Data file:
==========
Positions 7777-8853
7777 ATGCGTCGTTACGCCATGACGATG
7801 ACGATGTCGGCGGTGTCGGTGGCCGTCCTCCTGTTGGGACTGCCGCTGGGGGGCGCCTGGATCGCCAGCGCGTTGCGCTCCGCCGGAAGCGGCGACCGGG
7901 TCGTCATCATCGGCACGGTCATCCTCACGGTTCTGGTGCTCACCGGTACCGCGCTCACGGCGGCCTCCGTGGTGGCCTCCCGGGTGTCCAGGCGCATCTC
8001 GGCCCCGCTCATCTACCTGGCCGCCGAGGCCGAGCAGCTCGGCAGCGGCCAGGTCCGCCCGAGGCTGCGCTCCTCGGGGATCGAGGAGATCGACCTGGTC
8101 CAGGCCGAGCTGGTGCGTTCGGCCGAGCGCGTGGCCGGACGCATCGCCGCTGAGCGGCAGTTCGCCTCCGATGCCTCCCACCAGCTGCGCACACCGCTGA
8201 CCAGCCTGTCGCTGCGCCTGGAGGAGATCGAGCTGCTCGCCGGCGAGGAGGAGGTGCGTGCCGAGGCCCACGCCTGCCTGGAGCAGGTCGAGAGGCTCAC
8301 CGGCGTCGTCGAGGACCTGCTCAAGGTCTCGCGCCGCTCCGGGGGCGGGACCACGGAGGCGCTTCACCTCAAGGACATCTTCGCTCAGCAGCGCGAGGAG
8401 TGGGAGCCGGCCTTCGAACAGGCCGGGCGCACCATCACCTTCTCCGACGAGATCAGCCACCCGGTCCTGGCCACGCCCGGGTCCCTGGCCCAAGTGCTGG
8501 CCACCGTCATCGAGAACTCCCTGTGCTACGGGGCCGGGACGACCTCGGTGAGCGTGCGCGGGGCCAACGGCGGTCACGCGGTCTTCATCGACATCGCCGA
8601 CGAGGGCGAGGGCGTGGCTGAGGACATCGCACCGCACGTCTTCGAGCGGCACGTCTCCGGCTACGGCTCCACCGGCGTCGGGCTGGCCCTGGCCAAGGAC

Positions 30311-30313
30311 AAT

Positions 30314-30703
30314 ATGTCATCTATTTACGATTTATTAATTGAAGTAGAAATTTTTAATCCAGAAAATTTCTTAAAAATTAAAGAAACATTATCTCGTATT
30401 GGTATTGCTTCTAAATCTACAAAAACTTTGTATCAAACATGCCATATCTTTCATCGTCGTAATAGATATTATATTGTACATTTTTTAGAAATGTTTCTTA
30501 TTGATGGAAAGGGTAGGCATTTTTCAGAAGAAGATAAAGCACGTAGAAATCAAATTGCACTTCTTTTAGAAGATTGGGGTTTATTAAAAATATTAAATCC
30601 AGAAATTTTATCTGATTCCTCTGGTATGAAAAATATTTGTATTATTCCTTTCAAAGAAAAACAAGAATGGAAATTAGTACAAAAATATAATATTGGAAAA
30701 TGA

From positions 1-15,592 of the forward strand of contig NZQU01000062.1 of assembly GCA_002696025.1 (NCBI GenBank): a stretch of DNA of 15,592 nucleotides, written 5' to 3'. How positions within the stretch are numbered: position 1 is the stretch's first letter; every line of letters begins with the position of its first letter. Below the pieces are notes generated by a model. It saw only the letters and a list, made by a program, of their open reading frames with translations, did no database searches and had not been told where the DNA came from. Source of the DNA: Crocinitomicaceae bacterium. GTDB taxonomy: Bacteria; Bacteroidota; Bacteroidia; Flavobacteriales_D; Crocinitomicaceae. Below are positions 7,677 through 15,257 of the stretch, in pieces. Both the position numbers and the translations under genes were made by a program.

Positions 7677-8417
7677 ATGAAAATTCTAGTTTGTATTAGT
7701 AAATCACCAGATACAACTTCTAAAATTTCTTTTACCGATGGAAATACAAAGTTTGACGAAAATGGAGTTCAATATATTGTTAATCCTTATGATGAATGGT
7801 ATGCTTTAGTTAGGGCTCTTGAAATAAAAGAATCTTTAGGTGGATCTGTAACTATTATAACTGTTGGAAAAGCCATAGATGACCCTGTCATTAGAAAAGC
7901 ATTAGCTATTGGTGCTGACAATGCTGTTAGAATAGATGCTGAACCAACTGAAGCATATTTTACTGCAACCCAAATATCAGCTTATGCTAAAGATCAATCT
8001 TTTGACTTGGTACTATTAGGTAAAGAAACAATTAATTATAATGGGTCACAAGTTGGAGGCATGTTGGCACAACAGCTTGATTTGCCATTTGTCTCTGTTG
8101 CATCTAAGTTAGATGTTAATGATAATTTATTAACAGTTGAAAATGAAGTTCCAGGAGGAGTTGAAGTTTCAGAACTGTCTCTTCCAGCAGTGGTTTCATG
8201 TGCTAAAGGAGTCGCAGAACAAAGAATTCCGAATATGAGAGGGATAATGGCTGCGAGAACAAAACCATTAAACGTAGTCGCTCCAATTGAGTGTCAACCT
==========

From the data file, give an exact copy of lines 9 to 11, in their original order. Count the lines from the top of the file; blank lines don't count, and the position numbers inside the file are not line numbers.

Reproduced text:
8401 TGGGAGCCGGCCTTCGAACAGGCCGGGCGCACCATCACCTTCTCCGACGAGATCAGCCACCCGGTCCTGGCCACGCCCGGGTCCCTGGCCCAAGTGCTGG
8501 CCACCGTCATCGAGAACTCCCTGTGCTACGGGGCCGGGACGACCTCGGTGAGCGTGCGCGGGGCCAACGGCGGTCACGCGGTCTTCATCGACATCGCCGA
8601 CGAGGGCGAGGGCGTGGCTGAGGACATCGCACCGCACGTCTTCGAGCGGCACGTCTCCGGCTACGGCTCCACCGGCGTCGGGCTGGCCCTGGCCAAGGAC